Wei Leng Tay is a visual artist working with mediums including photography, audio, video and installation. Aside from her own projects, she is in the collective project Sightlines (2016-) which questions collectivity through conversation and image-making. Previously, she worked as Deputy Picture Editor for TIME Magazine’s Asia edition and as a photo editor for Bloomberg News in Hong Kong. Wei Leng is the curator for the Open Category for the Objectifs Documentary Award, and shares her thoughts about the relationship between artist and curator, and how the articulation of documentary work has changed in Southeast Asia.
You’ve curated shows and have also worked with curators in the course of your artistic practice. What do you find valuable about the artist/curator relationship?
Over the years I have worked closely and formally with other artists through workshops, collective projects and exhibitions, and also informally as artist friends and myself have helped each other with installation and thinking through projects. I have also worked with curators — in shorter term projects, where my work is one of several in a group exhibition, and the interaction and conversation is somewhat brief, and in longer multi-year projects where the collaboration with the curator involves in-depth sharing of knowledge and conversation. What I find interesting and potentially productive in these collaborations is the negotiation of the line, and the gap, between artistic agency and curatorial decision, be they in a gallery space, in a publication, or in a performance or activity.
When I speak of the line, it can be as simple as the space a work might need around it, to the meaning created in the juxtaposing of works in space or publication. And when I speak of the gap, it can speak to how the agendas of institutions and/or individuals manifest in the presentation of the work, and how much of that actually overlaps with the intention of the artist, and how these two different desires can be negotiated.
The tensions that come about because of these negotiations can often create new meaning, new insights, and shift how a particular work can be contemplated. These are moments of value for me, that the curator and artist can make something together where the sum of these parts might be greater than the individual components.
The tensions that come about because of these negotiations can often create new meaning, new insights, and shift how a particular work can be contemplated.
What do you look out for when assessing a body of work or an artistic proposal?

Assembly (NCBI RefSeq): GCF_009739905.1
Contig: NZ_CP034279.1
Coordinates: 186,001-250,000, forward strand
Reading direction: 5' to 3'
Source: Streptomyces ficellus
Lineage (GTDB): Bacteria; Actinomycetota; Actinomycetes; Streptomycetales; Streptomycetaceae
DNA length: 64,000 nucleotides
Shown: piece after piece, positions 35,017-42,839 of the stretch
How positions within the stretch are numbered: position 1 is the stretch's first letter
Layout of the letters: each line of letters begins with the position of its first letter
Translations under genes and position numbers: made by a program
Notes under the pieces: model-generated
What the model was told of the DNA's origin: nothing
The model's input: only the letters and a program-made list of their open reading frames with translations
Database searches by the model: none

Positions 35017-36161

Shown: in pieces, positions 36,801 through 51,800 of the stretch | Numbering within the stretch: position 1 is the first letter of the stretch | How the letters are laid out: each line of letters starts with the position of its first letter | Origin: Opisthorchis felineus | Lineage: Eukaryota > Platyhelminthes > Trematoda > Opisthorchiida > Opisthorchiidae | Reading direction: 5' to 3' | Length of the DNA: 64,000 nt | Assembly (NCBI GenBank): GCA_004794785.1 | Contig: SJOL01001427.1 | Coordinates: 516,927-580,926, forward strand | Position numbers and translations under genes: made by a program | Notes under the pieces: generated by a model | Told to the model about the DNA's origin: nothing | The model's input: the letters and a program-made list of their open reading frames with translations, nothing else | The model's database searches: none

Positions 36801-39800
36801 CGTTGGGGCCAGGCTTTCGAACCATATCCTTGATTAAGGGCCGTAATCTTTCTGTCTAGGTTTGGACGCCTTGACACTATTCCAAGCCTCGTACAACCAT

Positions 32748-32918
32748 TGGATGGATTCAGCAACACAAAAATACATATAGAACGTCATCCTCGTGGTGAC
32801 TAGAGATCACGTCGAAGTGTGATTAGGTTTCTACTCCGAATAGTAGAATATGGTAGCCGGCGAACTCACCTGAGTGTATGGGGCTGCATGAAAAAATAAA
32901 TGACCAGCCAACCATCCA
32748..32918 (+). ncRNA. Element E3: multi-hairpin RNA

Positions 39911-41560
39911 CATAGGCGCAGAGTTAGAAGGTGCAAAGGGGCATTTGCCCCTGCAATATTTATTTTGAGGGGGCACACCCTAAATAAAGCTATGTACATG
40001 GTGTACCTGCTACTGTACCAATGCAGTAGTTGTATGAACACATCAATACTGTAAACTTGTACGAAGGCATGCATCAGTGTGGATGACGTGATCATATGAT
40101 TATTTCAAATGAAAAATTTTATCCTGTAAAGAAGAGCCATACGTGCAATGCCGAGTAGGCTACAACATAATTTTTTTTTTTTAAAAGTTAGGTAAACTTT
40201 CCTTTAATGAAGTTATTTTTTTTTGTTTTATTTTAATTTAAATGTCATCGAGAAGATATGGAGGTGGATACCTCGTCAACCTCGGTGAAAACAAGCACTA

I see what the work is trying to do thematically, how the artist or photographer is thinking, commenting on or articulating what the work is about through the content, form and installation, if that follows a lineage of the medium, how it sits with similar work from the period, or how it overlaps and/or deviates in terms of tropes and methods. I also look at how they are using visual language in the photograph, how they use composition, tones, colours, lines, texture in the photograph to compel, evoke, affect. Through these, I see how they are trying to push the medium, their thought process, their agenda. Photography nowadays is one of the most accessible mediums. Many people will have encountered it; most people use it. For example, they might be individual creators of images through their smartphones, consumers watching and looking at media, or members of companies and institutions that use images through marketing and propaganda. In this way, the image and photograph that is used as a document enters a very contested landscape. How it is used, who is using it, and how it is perceived and how one is asked/directed to perceive it — that comes with precedent and history. An artist or photographer communicating with this medium might then need to be conscious of how they are using the photograph.
I think the challenge is for one to dare to deviate and build upon the work that has been done regarding documentary photography, to not just stick to more traditional roots in photojournalism, and imagine the potential ways documentary photography can be contextualised, considered, and questioned.
What do you think are the challenges faced by photographers and visual artists seeking to present documentary work, especially in Singapore and Southeast Asia?
I think it is now an exciting time to be working in this field, as the idea and definition of the documentary and document are continuously being negotiated and expanded. We can see the many ways that photographers and artists use and articulate documentary photography. It is no longer what it was, for example like how Margaret Bourke-White or Henri Cartier Besson photographed. Instead, it is already being pushed, constantly rearticulated, by contemporaries such as Munem Wasif and Chua Chye Teck, in their instances through their use of landscape and typology, where reality itself, and consequently the document, can be questioned within the image and its construction.
I think the challenge is for one to dare to deviate and build upon the work that has been done regarding documentary photography, to not just stick to more traditional roots in photojournalism, and imagine the potential ways documentary photography can be contextualised, considered, and questioned. In places like Singapore and other countries in Southeast Asia with recent histories of independence and modernisation, where one’s navigation within daily life is often subject to disparate politics, economics and histories, documentary photography can have a very important role. A role that can not only create poignancy in the everyday, but also allow one to dream about the future.
The Objectifs Documentary Award is now open for applications. The deadline for applications is 13 May 2019.